The Most Difficult Places in the World to Be Gay

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18. Uganda
> Maximum anti-gay penalty: Life in prison
> Population: 42,723,139
> GNI per capita, PPP: $1,970
> Literacy rate (% of people 15 and above): 77%
> Amount of US aid in 2020: $124.4 million

Any person regardless of gender engaging in same-sex activity in Uganda is liable for imprisonment for life. Attacks against LGBT advocacy organizations in the country have forced some of them to shut down temporarily. Officials have opposed events supporting HIV prevention. In 2017, President Yoweri Museveni said, “You cannot stand up here and say ‘I am a homosexual.’ People will not like it.”

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17. Tanzania
> Maximum anti-gay penalty: Life in prison
> Population: 56,318,348
> GNI per capita, PPP: $3,160
> Literacy rate (% of people 15 and above): 78%
> Amount of US aid in 2020: $84.9 million

In Tanzania, one of the most populous nations in Africa, any person, regardless of gender, faces at least 30 years in prison and up to life in prison for engaging in same-sex conduct. An article in the nation’s penal code says materials tending to “corrupt morals” may not be distributed, sold, or shown.

Respect for the rights of LGBT people has declined in recent years. In mid-2016, the government launched a crackdown on LGBT communities that has been escalating ever since. In 2017, Deputy Health Minister Hamisi Kigwangalla banned private health care centers that provided HIV-related services, saying they promoted homosexuality.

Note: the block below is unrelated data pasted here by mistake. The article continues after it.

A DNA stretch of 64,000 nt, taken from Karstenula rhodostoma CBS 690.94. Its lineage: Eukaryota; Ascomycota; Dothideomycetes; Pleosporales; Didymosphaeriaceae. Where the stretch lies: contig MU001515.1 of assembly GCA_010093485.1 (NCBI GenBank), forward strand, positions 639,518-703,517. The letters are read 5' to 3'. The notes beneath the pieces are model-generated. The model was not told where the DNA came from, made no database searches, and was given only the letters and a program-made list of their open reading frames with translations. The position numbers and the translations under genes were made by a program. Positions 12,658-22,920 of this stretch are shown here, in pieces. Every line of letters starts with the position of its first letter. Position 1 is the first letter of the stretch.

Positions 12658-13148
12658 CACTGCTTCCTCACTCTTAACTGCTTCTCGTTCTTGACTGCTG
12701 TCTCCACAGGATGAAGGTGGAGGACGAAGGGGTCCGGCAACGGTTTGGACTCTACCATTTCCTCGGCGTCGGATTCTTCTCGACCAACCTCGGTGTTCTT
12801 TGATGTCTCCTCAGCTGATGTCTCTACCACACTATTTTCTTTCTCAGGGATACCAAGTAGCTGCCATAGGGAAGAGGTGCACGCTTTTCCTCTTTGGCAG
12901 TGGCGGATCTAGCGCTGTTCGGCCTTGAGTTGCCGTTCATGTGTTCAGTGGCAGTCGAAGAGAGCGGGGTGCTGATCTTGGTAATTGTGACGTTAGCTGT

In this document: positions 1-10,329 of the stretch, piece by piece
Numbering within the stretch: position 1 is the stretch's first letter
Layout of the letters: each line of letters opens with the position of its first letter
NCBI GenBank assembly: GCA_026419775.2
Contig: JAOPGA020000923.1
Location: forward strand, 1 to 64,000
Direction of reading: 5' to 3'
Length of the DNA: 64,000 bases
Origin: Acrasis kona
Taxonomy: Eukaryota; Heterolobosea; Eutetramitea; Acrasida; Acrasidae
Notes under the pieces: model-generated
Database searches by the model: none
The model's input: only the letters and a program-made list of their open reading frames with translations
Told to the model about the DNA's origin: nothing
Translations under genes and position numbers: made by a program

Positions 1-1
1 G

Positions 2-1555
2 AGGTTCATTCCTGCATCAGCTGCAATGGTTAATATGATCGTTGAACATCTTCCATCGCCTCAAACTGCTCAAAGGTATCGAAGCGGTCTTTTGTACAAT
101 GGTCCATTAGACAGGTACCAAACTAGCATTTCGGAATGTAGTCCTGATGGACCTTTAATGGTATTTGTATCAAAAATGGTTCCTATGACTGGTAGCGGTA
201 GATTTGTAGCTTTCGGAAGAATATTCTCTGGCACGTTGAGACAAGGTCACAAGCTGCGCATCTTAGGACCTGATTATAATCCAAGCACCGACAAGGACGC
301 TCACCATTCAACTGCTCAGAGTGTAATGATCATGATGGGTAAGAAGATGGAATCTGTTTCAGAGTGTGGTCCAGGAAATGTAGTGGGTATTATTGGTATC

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16. Bangladesh
> Maximum anti-gay penalty: Life in prison
> Population: 161,356,039
> GNI per capita, PPP: $4,570
> Literacy rate (% of people 15 and above): 74%
> Amount of US aid in 2020: $68.9 million

In the Asian nation of Bangladesh, people who are involved in same-sex conduct can face prison terms for life.

There are reports from Bangladesh about threats of violence from religious radicals, and LGBT people have said the nation has not offered protection. Activists say intolerance and violence against LGBT people have risen in Bangladesh, with gay people afraid of associating with one another.

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15. St. Lucia
> Maximum anti-gay penalty: Life in prison
> Population: 181,890
> GNI per capita, PPP: $12,990
> Literacy rate (% of people 15 and above): N/A
> Amount of US aid in 2020: 0

On St. Lucia, an island nation in the eastern Caribbean, men convicted of same-sex conduct may be liable to imprisonment for life if commited by rape, and 10 years in other cases.

The country’s first LGBT human rights office was burned to the ground in 2011. That same year, three gay American tourists were attacked in what was described as a hate crime. As for citizens of St. Lucia, they tend to underreport crimes against LGBT people because of police apathy. There are also reports of bias against LGBT people in terms of renting homes and harassment in the workplace.

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14. Barbados
> Maximum anti-gay penalty: Life in prison
> Population: 286,640
> GNI per capita, PPP: $16,280
> Literacy rate (% of people 15 and above): 100%
> Amount of US aid in 2020: $95,080

The penalty in Barbados, an island in the eastern Caribbean, for a person of any gender engaging in same-sex acts for life in prison.

Barbados has held gay pride parades and other events, and there have been calls to accept gay relationships as part of the island country’s culture. Even so, some political figures remain opposed to changing the law. In May 2017, Minister of the Environment Denis Lowe said he did not support the LGBT movement in Barbados and would not back the legislation of same-sex marriage because he still believed in “the biblical way of life.”